Getting Online in Kensington and Chelsea

The K&C Digital Inclusion Partnership

During the pandemic, the Council and our colleagues in the local NHS, third sector, and more, established the K&C Digital Inclusion Partnership. We are working with many local community groups and regional organisations, coordinating our efforts so that more support is available for our residents to get online and be able to confidently use the internet.

The benefits of being online

Not being able to use the internet is called being 'digitally excluded'. This includes not knowing how to do things online and not having access to an appropriate device or an internet connection. Being online helps people connect with friends and family, find out information and pursue interests, as well as access services. It helps us save money as services and products can be cheaper online. We do not believe anyone should be forced to use online service, but we want to make sure that no one feels “left behind” or that digital tools “aren’t for them”.

Help to get online

Useful online resources to get started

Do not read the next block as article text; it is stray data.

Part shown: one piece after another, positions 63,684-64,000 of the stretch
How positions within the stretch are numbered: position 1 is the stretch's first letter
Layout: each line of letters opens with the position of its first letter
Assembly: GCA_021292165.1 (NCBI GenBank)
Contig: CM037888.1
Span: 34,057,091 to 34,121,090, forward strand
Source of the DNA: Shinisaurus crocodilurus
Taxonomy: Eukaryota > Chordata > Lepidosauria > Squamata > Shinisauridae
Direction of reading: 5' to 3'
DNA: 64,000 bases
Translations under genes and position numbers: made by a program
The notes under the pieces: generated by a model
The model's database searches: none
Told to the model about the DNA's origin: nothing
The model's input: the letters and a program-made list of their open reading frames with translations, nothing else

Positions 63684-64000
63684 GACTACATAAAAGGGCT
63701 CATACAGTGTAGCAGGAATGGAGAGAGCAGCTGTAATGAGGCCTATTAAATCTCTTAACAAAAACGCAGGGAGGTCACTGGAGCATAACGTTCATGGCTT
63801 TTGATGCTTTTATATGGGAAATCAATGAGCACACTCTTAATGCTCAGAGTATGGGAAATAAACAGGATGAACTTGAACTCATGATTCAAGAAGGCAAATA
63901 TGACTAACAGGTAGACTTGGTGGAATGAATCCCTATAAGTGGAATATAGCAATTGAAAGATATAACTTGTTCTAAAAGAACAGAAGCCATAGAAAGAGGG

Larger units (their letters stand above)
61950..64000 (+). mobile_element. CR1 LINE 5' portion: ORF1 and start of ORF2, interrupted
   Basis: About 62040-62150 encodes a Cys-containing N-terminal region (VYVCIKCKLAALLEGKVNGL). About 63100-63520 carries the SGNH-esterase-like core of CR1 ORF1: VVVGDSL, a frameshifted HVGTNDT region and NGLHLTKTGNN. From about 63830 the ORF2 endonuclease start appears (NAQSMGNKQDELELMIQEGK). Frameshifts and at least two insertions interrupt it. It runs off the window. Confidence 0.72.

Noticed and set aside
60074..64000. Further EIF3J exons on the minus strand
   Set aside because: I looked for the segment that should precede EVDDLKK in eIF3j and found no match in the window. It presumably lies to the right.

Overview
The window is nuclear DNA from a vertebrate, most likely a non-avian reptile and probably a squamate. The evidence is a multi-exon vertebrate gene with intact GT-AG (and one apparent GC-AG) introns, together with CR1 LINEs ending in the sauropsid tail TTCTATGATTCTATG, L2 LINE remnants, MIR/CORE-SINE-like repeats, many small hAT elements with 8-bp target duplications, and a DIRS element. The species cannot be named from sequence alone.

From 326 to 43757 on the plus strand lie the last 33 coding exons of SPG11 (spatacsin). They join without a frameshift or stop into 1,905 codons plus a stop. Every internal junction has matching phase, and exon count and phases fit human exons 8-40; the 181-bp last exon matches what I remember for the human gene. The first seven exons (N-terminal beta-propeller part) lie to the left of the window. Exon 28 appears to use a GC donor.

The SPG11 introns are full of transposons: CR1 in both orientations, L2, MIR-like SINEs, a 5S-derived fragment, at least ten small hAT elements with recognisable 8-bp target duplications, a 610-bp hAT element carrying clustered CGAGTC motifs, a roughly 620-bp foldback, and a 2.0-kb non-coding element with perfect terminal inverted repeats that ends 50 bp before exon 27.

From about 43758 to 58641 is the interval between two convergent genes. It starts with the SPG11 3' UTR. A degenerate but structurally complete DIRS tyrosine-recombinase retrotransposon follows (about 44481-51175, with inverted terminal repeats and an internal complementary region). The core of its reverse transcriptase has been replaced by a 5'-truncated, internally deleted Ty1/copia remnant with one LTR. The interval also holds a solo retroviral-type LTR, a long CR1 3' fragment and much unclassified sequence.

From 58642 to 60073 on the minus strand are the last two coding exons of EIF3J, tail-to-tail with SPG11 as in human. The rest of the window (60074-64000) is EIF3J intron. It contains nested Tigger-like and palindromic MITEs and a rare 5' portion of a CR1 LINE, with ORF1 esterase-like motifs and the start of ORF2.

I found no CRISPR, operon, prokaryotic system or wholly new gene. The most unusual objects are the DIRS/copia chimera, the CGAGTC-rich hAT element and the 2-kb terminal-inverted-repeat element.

We know from speaking to residents that most people who feel like they can’t use digital tools prefer to get help from a friend or family member. With that in mind, here are some additional sources of information you can use to help a loved one with things like creating an email address, staying safe online, and much more.

Citizens Online Freephone digital skills helpline

For help to get started using technology or to get support to learn how to do more online, please call 0808 196 5883 and leave a message. A trained digital champion will call you back and offer friendly, patient support over the phone.

Learn My Way

These are free courses for you to learn digital skills to stay safe and connected.

Digital Unite Technology Guides

400+ technology guides are available  on a range of topics, including how to get started using a computer for beginners, and how to use the internet safely.

Age UK Getting started on the internet

Covers device accessibility, using social media and Whatsapp and that can be done online day-to-day.

My Computer My Way from Ability Net

This talks about adaptations which will help disabled users to use the internet more easily.

The Government's Skills Toolkit

Free courses from the National Careers Service to help learn new skills or change jobs, including sic Computer Essentials courses.

Get in person-support from a local volunteer

Come along to a drop-in session to get help from one of our resident or staff volunteers. These are held in one of our libraries or community digital hubs. You can either bring your own device or use one of the ones on site. We will be able to help with your queries so you can learn to do things online confidently.

You can find us at:

  • North Kensington Library, Tuesdays, 10am to 12pm
  • Brompton Library, Thursdays, 1pm to 3pm

Volunteer with us